So I’ve finally decided to hop on board after lurking for awhile. The wealth of knowledge here is amazing and I’m happy to finally be a member. Anyway, my name is Mark, I’m 23 years old and I live in Los Angeles. I recently graduated with a Bachelors in Management Science/Economics from UCSD. My passion is in real estate investment.
When I moved to La Jolla for college, I founded a rental-based company that earned enough to pay off all my student loans, with a substantial leftover profit. The company I created even doubled the cap-rate on a few properties - won’t say how, unless you’re investing of course haha! My business is innovative and has national level potential, however it cannot be scaled without significant capital investment. Thus, I have put it on hold and now in pursuit of capital.
I have read easily over 30 books on real estate investing, start-ups, marketing, sales, and I’m on track to obtain a CA Broker License in November- possibly beginning my career as both a broker and individual investor. I’ve already satisfied the prerequisites for a Salesperson’s license and am concurrently studying for the Series 6, 63, and 7. In a few years I’d like to return to school for an MBA- although this is more of a personal goal. I truly have the mindset for Real Estate when compared to other fields and I have strong skills in negotiation. Yet I feel undercapitalized and have no long-term record of stable income- putting a conventional loan out of the picture.
So what are your thoughts/advice for a beginning investor in California? Could really use a mentor more than anything haha!
Here’s i what I would recommend to any newbie. I may copy & paste this again in the future (haha).
The best advice I could of gotten when I first started investing is…“Find your business or real estate niche, and stick to it. Once you find your cash cow…milk that thing dry. Don’t veer from your goals, just stick to what works and let that niche / business system make you rich”
It (your niche) needs to be something profitable, and something you enjoy. One of my greatest business challenges I have ever faced…is me, myself and I. There are many ways to get rich in this World, and I have personally identified (note: sometimes heavily researched) and wanted to pursue at minimum of a hundred or two hundred different ideas over 10 or 15 years. That is a great problem to have, but it can also be a hindrance. For years that kept me from finding & sticking to one particular idea, or niche, long enough for it to become successful. When I finally grew up in my “mid 20s”…and I realized the best way FOR ME to get rich is with passive and semi-passive income…I built a business that has made me, well, quite financially secure. Some people would call it rich. And I am still growing the business to this day. Note that business has nothing to do with real estate, but it does involve semi-passive income (I don’t have to be “there” to earn money).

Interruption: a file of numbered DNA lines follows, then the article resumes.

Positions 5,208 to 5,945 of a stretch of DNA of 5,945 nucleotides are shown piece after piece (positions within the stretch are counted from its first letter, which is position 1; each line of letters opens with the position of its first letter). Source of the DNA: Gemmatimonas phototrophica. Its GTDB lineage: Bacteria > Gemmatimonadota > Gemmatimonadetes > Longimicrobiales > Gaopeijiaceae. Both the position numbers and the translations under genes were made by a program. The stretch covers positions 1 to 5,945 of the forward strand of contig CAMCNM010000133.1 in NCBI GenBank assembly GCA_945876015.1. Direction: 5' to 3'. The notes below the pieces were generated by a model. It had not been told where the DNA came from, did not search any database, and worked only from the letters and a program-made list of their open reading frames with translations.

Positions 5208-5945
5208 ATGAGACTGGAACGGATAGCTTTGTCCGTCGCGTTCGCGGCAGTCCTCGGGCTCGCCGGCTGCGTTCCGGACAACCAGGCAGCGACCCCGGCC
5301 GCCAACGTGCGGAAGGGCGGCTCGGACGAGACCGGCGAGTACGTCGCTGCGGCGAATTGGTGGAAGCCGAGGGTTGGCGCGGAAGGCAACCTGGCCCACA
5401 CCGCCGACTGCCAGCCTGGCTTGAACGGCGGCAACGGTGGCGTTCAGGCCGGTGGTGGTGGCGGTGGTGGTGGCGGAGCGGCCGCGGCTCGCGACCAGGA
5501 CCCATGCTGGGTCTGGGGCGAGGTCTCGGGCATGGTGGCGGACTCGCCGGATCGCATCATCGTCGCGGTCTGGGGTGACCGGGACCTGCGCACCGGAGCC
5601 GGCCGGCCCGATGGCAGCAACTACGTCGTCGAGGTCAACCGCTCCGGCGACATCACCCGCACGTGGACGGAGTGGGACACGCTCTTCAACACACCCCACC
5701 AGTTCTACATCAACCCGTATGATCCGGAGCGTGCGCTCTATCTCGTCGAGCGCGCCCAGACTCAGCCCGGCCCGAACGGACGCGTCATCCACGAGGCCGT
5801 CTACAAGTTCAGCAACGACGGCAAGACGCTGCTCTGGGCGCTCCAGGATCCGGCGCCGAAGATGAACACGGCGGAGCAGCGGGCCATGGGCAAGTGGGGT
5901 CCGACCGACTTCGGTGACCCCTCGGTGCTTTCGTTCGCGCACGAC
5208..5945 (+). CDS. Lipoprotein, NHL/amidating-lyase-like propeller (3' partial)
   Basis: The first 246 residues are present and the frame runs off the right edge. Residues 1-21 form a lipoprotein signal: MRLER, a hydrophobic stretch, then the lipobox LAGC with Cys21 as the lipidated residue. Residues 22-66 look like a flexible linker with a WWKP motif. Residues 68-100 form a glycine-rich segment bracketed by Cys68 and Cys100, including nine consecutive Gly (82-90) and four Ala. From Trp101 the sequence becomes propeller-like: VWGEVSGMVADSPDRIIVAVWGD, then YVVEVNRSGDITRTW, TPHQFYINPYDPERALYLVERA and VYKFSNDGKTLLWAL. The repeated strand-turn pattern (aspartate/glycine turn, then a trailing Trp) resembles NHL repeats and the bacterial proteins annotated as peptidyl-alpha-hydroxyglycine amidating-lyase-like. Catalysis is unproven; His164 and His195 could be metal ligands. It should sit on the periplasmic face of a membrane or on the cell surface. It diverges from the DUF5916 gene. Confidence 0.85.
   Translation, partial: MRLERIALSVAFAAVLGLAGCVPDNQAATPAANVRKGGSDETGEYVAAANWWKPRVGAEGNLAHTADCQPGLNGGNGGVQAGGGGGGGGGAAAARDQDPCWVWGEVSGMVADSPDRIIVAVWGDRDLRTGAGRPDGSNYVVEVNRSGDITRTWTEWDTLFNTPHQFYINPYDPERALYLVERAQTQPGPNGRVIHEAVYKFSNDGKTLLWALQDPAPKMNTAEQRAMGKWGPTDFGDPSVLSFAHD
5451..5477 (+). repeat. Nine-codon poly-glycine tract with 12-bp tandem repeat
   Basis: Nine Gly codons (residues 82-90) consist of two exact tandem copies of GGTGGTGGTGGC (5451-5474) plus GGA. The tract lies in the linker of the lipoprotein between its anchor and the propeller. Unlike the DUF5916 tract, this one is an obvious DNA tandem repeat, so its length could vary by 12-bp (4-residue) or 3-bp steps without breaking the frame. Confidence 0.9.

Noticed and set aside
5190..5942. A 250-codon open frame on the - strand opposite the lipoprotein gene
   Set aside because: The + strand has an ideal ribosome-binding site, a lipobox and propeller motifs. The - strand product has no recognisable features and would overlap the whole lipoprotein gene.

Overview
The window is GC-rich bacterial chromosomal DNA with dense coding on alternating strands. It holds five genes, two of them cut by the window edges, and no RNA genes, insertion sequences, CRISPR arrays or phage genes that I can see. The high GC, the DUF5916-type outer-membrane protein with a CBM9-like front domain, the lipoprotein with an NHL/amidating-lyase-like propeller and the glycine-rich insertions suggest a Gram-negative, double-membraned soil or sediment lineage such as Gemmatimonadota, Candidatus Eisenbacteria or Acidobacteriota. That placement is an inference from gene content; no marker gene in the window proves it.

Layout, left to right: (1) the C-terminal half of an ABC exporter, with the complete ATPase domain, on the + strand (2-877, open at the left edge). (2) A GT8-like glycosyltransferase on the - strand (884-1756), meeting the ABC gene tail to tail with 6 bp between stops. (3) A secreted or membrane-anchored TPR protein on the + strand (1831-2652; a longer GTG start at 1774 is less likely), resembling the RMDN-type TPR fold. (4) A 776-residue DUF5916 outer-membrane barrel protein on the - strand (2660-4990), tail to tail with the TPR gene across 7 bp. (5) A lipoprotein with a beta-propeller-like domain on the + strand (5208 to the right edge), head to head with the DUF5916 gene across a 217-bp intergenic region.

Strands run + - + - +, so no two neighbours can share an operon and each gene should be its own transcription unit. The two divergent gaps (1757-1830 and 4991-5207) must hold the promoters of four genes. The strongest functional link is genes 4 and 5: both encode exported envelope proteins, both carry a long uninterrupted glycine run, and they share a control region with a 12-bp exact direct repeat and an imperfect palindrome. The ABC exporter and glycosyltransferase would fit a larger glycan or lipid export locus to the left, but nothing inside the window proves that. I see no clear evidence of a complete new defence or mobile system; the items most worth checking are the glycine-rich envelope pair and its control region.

Now I am in a position where I am also paying cash for houses, and getting returns of 20%, 30% and more. That’s not as good as my main business, but it’s definitely not bad.
If you want an example of a good business idea / niche that can make you a fortune…checkout Lonnie Scrugg’s teachings on mobile home notes. You can get annual percentage yields all day long - upwards of 85%, 100% and higher. There are people who have gotten 50+ part time mobile home notes…and still kept a full time job. Then you can take the cash from that, and buy long-term assets like mobile home lots or parks…or heck, pay cash for houses that are selling for 25 cents on the dollar like me. =)
And some people are doing creative things, like putting mobile home notes inside of a self-directed IRA. Could you imagine earning 85% or 100% interest and paying $0 in TAXES on your earnings??? It’s legit. And note technically your earnings are tax deferred, not tax free, but that compounding effect will give you so much money so fast…it will blow your mind.
You got a great start. Wish I had even HEARD of creative real estate investing when I was 23. If you’re undercapitalized that’s great! No money to lose. LOL. If you’ve read 30 books on REI I’m sure you’re familiar with many ways to make money in REI with no capital. Like MotivatedCEO said, find one and stick to it.
Just take action…and lots of it. Along the way, be sure not to write big checks (until you really know what you’re doing) and don’t make promises you can’t keep.
@MotivatedCEO: You are absolutely right about finding a niche and milking it dry. I have recently begun receiving advice from experienced investors like yourself and they all agree that attacking a niche is a strong, proven strategy. Regarding mobile homes, I must admit that I am not familiar with this area, but I am definitely lured by the comparably lower cost of entering a mobile home deal versus say, a traditional home. The area of Los Angeles I live in is largely zoned for offices and large multifamily complexes, and I am unaware of any parks nearby. There may be a difference in our niche, but we definitely share the same desire for passive income haha!
@nsu1997: So it’s actually quite ironic: although I have read a ton of books, I somehow avoided “no money down” ones. At the end, I realized I have the knowledge required for an active investor with access to credit and capital, but not enough to get started! Thus writing big checks is definitely out the picture for now haha. And seriously LOL I never thought of it that way, but “undercapitalized” actually does actually mean I have nothing to lose. Quirky yet accurate observation.
Thank you all for taking time out of your day to reply, I am very grateful.